I left Earth without telling you the truth.

I told you it was for the money, and that was partly it.

Shitty, I know.

And the irony of this moment — my recording this message, and never knowing when you’ll receive it, tomorrow, next week, when you’re 70, or if you ever will.

I had my chances, and I folded my hand every time.

I’d have always chosen this path. Flying off Earth, helping to build the Moonbase. I don’t know much, but I know what I know.

And I’d always choose to jump in stupid holes like the one I’m in. I’ve done it too many times, despite the warnings, despite the rules.

Won every gamble before, right?

One of my many flaws, looking to roll the dice.

Roll enough times, it’s bound not to go your way.


Let me start by telling you what I love about you.

Charlie — your athleticism isn’t what makes you special. It’s your attitude with others. People enjoy being around you. Lean into that.

Georgie-boy — your mind leads you to imagine fantastical worlds. You’re a dreamer, too much like me. Oh, what some people wouldn’t give to tap into your thoughts for a day, an hour.

I’ve seen you boys grow from little hellions into fine young men. I’m sorry not to see how you rise above the rest of life’s challenges.

I love you both. Tell your mother that I still think fondly of her, still regret that I didn’t make it work between us. Not that it’ll matter to her.


You’d think I’d be honoured to be the first to die on the Moon. Hope they’re not stupid enough to put up a plaque: “Here died JT for being a dumbass.”

I’m on a two-day inspection of crunchers and miners. I tell you, travelling around the Moon never gets old. Other people pay me to take their shifts — money I send to you. They don’t like its otherworldliness, the loneliness of sitting in the Moon crawler as it rolls through the landscape.

I’ve cherished these moments.

Usually, the trip is routine, but sometimes you find something stuck, not working right.

One of the miners was pinned. The drones couldn’t nudge it.

I cabled up, belayed down. Kicked the bot twice.

Then the tunnel fell in, pinned my leg. Somehow, my suit’s intact. The pain, it’s incredible, but subsiding. Can’t be a good thing.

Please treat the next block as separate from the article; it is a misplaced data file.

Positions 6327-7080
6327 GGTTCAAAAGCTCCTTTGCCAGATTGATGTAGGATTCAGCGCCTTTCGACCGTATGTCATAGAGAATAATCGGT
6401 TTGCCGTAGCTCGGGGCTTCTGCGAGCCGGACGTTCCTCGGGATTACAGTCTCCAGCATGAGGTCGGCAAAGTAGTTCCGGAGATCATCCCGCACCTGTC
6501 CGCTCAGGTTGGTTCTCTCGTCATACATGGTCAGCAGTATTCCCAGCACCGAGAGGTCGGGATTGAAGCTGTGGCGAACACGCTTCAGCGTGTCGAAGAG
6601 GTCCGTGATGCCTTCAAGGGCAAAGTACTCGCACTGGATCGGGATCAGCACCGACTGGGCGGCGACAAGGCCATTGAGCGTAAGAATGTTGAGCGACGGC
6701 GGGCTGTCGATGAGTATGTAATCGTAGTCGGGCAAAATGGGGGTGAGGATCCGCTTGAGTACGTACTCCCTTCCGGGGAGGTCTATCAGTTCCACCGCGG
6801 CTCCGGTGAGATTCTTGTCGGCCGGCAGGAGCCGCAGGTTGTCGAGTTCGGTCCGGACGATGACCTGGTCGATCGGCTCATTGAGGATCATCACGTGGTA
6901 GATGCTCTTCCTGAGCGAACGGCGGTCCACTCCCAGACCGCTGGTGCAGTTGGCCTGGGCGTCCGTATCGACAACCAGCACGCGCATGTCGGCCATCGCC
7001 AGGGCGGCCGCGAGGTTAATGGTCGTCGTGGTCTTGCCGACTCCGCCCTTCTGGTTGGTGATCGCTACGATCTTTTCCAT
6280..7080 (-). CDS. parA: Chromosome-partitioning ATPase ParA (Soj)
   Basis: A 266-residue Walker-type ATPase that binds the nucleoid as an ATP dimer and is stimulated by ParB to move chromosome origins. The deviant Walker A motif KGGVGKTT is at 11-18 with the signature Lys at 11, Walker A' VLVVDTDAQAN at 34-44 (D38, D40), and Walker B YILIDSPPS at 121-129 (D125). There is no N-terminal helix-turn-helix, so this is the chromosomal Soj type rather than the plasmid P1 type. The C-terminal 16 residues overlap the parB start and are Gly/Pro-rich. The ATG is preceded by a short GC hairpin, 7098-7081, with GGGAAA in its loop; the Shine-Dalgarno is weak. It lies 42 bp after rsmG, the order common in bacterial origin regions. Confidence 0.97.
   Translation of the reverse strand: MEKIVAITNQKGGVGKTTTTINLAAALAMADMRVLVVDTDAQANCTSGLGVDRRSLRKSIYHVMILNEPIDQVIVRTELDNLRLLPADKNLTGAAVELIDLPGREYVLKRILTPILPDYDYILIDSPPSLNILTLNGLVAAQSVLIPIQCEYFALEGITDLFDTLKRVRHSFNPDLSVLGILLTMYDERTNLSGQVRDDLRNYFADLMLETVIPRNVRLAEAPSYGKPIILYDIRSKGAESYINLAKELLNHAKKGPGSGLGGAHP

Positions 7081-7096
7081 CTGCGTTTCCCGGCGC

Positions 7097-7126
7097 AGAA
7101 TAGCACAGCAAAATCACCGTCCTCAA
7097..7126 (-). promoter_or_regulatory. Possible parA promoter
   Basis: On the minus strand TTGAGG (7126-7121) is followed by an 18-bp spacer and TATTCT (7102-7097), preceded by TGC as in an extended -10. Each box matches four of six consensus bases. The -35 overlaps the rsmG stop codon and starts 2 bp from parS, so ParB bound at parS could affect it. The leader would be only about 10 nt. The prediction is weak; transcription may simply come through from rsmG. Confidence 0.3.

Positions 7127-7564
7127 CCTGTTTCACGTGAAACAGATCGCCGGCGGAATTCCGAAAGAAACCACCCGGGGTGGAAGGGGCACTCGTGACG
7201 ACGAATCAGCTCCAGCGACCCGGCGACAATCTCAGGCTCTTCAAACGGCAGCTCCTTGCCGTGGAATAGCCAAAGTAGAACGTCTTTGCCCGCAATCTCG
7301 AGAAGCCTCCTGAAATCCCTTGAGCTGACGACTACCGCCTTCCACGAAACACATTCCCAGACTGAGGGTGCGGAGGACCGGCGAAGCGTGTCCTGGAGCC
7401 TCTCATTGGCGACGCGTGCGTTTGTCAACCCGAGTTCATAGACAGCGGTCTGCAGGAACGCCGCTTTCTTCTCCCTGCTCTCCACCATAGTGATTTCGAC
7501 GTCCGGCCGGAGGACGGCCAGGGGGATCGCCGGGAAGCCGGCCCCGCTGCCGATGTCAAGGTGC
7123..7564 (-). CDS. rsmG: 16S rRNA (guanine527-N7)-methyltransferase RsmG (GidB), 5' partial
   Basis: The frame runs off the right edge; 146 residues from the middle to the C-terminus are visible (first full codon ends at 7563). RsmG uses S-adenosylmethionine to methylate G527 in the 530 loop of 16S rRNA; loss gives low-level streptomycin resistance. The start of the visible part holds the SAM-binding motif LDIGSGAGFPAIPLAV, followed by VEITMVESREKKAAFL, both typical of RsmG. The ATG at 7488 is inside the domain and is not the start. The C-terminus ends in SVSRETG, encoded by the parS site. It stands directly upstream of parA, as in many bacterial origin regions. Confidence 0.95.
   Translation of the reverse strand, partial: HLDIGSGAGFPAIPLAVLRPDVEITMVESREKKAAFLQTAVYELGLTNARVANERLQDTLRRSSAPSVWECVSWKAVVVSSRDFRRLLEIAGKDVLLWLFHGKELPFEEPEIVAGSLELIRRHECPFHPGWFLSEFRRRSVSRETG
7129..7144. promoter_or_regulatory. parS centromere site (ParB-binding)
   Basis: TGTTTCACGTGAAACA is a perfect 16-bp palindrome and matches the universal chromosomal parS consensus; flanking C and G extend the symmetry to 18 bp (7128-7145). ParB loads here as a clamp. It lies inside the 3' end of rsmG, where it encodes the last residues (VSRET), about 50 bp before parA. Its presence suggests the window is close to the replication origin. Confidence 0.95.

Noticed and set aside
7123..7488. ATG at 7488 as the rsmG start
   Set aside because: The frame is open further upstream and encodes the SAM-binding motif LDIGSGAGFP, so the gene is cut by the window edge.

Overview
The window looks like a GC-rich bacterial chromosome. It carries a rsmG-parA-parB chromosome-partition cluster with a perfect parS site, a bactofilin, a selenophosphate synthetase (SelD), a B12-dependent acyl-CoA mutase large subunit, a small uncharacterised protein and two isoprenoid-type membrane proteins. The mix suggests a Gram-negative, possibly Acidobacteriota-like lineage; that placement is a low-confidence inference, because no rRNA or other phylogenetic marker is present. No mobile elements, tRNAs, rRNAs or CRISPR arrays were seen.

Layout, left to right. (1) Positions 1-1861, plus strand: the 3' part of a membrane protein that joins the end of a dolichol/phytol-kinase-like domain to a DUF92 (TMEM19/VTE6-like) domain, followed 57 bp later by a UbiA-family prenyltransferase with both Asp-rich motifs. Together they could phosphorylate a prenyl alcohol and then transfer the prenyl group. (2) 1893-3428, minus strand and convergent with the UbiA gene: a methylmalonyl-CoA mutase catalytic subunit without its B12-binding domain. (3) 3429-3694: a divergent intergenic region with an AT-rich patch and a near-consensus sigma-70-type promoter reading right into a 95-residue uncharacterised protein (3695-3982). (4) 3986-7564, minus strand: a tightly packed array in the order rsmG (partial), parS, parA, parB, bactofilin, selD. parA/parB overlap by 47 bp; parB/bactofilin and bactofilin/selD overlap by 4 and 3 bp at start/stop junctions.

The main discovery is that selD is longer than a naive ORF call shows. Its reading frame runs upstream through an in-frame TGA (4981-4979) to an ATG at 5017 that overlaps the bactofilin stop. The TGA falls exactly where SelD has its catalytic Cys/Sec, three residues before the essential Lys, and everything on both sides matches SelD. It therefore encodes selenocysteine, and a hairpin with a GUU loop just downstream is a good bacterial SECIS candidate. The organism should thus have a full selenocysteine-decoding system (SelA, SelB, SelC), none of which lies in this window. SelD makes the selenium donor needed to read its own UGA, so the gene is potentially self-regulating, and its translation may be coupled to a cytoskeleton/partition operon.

You think I’d have taken the emergency beacon with me, but no.

They’ll eventually track the crawler, but it’ll be too late. I’ve called the bots to dig me out, but those beasts are slow. Only have an hour or so of air, if the sensor’s to be trusted.

All bets are off.

Could be worse. Lucky to be tucked under an overhang. Damned lucky not to have my head pinned.

Blessed to have a chance to record this message.


Boys, let me give you two bits of advice I should have shared before.

First, betting as a vocation is for suckers. Might have a good night, a good week. In the long run, the house always wins. Put your money elsewhere. Probably don’t need to say it. You’ve learnt that watching me.

Second, do what you love. Life is short, shorter than you expect. Find your passion and go all in. Just know, at some point, you’ll hurt those around you.


The Moon needed electricians and plumbers and mechanics and a hundred other labourers. I applied and passed the tests.

In secret, of course. Didn’t allow you to weigh in, to stop me. That’d be too much of a gamble.

Kept the odds in my favour.

They took me.

You laughed and thought I was crazy. And I didn’t deny it. But when your humour turned to anger, I didn’t deny that, either. You wanted me in your lives. I wanted to be there, too.

But something larger called me.


I always thought of myself as wild and free.

Here, on the Moon, I’m tamed and trapped.

Haven’t minded, not one bit.

I’ve bounced around like a kangaroo, stood on a hostile, alien world, marvelled at Earth in its entirety and the number of stars I can see, been a part of something greater, howled naked on the Moon, imagined the Moon howling back at me.

I’ve slapped a full house down, beating three aces, the cards drifting on the table as I scrambled to collect the chips.

Sent that money back to you on top of my regular pay. That was the promise. Me coming here, you’d have better lives, cover the cost of houses and education. You wouldn’t want for anything material.

When I wasn’t playing poker, I mostly watched the Moonscape and the stars and Earth and thought: “Goddamn, the Universe is beautiful.”

Too often, I wondered why I couldn’t feel that back home, with you.

I don’t regret coming here, even now, trapped in this hole. It’s been a dream.

But I am sorry that what I had with you couldn’t fill me.

I don’t expect or want your forgiveness. That’s not what I’m after.

Just wanted you to understand, and know that I loved you, best I could.

The story behind the story

Todd Honeycutt reveals the inspiration behind Howling naked on the Moon.

Three threads intertwined with the writing of Howling naked on the Moon. First, my writing group had a prompt about howling at the Moon (with a bonus for being naked), which naturally caused me to consider, “Why not howl on the Moon?” Second, I enjoy neighbourly games of poker, and so I’d been looking for a way to incorporate a gambling edge into a story. Finally, I had been thinking about how people — when faced with the tension between the desires of the self and the desires of the self in relation to others — make decisions and justify their choices.